Thursday, October 29, 2009

Joshi's Leadership Lesson

Joshi just read a great book for school. It is called "Yonder Mountain A Cherokee Legend" told by Robert Bushyhead and written by Kay Bannon. What a great story!

The story is about a great chief who has aged and knows it is time to pass on his position to a younger man among his people. He calls three young men who he thinks might fill the spot. He tells them they must travel to the top of the mountain yonder. He tells them to bring back what they find there.

The first man goes part way up, finds beautiful rocks and says he shall bring them back, for they will brings his people money.

The chief tells him he has done well, but they must wait to see what the others bring back.

The second one goes a little farther up and brings back herbs, to heal the people. The chief also tells him he did well, but they must wait for the last man.

Several days pass, and the last man finally comes back, empty handed. When he gets to the chief he tells him that he went to the top of the mountain, and it was a tough road, but when he got up there he saw a signal from somewhere beyond, there are people there that need help.

And this is my favorite part:

Sounding Eagle rose to his feet. "Chief Sky," he pleaded. "We need to go to them quickly. They are in trouble."

Chief Sky stood straight before his people and the three young men. Pausing for a time, he lifted his eyes to the mountains and watched the mist settle on the peaks. He then turned to his people and spoke. "We need a leader who has climbed to the top of the mountain. We need one who has seen beyond the mountain to other people who are in need." (Bushyhead and Kay Bannon, Yonder Mountain)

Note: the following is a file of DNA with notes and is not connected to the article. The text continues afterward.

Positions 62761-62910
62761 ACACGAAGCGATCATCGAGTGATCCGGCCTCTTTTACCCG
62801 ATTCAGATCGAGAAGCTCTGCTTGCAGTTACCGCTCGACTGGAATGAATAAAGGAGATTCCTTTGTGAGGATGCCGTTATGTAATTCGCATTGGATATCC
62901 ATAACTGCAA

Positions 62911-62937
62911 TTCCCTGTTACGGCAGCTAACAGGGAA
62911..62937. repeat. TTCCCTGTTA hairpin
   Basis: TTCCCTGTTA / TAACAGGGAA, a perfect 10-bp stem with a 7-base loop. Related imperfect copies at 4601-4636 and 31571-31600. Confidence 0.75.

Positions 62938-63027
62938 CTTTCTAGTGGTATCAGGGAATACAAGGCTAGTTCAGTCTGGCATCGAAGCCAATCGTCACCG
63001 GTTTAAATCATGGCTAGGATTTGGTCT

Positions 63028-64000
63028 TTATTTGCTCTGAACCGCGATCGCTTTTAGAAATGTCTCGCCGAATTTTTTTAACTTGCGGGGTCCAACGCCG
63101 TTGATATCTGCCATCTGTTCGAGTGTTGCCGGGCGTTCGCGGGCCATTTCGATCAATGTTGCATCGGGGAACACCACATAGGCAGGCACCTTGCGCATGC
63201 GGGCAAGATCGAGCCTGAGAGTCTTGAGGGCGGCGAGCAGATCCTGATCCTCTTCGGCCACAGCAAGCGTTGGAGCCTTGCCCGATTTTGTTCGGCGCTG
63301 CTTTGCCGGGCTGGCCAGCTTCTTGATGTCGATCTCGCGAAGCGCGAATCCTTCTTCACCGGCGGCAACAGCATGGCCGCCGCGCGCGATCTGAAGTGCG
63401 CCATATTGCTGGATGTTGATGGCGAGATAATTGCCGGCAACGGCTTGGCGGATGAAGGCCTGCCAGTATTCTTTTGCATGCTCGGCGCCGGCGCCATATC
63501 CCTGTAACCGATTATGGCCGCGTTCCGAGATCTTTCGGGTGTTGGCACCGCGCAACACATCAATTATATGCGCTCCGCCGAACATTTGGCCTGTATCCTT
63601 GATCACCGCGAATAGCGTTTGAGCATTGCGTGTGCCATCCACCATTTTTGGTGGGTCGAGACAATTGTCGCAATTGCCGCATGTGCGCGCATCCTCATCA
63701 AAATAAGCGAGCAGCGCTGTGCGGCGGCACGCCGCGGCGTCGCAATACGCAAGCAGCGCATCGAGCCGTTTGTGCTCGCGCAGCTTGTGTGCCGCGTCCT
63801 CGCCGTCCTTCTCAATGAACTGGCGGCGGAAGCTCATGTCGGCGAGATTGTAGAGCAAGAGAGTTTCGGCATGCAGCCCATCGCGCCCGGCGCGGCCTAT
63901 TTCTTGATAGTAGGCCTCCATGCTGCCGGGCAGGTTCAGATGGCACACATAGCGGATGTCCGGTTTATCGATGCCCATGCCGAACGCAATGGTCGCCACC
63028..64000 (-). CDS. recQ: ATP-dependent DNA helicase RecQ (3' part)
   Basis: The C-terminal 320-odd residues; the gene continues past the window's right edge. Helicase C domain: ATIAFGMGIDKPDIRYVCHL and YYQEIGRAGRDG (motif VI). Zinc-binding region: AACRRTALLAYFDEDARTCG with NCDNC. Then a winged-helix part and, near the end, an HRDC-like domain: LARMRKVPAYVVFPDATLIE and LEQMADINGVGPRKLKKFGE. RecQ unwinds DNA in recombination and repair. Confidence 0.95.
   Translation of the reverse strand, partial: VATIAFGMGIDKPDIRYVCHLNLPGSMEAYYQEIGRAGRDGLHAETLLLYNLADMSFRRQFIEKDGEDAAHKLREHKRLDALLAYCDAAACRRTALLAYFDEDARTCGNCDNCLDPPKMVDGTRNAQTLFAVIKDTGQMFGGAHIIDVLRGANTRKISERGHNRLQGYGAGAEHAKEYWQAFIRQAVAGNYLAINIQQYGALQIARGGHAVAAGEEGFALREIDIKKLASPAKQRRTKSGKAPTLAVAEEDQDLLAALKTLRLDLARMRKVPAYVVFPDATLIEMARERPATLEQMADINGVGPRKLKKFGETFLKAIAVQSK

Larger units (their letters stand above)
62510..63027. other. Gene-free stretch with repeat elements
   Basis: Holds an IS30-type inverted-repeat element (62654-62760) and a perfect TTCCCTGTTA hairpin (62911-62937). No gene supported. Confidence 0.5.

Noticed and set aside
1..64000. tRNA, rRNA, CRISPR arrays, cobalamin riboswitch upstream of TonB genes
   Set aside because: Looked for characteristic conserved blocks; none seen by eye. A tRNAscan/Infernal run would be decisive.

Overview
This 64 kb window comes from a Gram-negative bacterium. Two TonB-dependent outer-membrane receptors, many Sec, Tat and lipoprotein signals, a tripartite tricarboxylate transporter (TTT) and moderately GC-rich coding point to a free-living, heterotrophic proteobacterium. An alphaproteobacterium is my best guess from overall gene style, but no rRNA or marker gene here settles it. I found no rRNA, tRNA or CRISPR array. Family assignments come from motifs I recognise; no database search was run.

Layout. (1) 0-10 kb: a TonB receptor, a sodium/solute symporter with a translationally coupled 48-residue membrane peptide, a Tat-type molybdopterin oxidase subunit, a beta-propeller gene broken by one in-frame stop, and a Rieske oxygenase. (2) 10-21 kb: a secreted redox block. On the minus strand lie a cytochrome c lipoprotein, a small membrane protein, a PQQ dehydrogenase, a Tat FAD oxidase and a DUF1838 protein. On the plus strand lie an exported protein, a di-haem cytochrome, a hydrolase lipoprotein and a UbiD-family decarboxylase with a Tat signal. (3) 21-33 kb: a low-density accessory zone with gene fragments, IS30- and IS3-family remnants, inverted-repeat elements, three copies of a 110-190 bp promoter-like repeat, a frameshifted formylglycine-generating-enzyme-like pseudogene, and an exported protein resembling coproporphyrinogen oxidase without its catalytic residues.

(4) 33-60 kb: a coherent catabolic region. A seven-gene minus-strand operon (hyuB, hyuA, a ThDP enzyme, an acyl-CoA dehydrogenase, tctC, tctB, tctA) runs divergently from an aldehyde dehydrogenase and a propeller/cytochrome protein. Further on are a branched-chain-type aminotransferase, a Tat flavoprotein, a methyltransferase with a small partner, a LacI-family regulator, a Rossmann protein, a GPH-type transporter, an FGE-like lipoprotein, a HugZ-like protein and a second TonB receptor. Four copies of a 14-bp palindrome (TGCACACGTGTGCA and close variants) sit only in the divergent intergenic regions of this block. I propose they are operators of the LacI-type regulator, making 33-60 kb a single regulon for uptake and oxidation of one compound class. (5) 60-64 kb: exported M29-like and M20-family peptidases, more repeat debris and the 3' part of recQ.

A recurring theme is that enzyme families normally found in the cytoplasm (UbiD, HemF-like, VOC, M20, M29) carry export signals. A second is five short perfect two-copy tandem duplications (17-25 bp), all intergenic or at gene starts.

Wow.

I love the way the chief was looking for someone who was brave enough to travel outside their reach, and then notice the need of others. Where the other two men brought back good things, they didn't risk it all and go to the top; they didn't see beyond the needs of their own people.

I couldn't help but relate this to the church today. One of the things I love and respect about the leadership at The Orchard is the way our focus, as a church, is constantly being directed on those outside the church walls. And it isn't about trying to convince anyone that Christ is the way to go; it is about loving others without an agenda. Christ can do His own work, we just need to love and He will do the rest.

And so I say to the church everywhere, we need leaders who are willing to travel the rough road and see the people who are in need, and then act.

7 comments:

KeithJonesBlog said...

Hmmm... seems like God told us to love, but also gave us an agenda. You know, like the great commission.

Of course care and love, but teach too.

Mike Jones said...

So what you're saying Keith is that the only reason we should love people, you know - God's creation (the creation that he died for and loved EVEN while we were still sinners)... that the only reason we should love someone is in order to 'win' them to Christ?

Hmmm... seems like Jesus said the two greatest commandments were to first love God and the second (like unto it or very close to it) to love others as ourselves. If you love someone purely out of agenda or for some other reason, is it really love? What happens if they choose not to believe what you have to say? Do you no longer love them? Then do you only try to 'love' those who you think are safe or who you think you might be able to sway to your side?

What about just loving someone because they are human. What about loving someone and helping someone or caring for someone because God made them. That's how I see Jesus living. He went to the people no one else would love. He healed and sometimes told people NOT to say anything. Sometimes people just need to be loved and cared for without getting some teaching crammed down their throat. If we could truly love this way, then maybe more people would see Jesus in us (who most people believe and respect) than the stereotype Christians carry because of the agenda.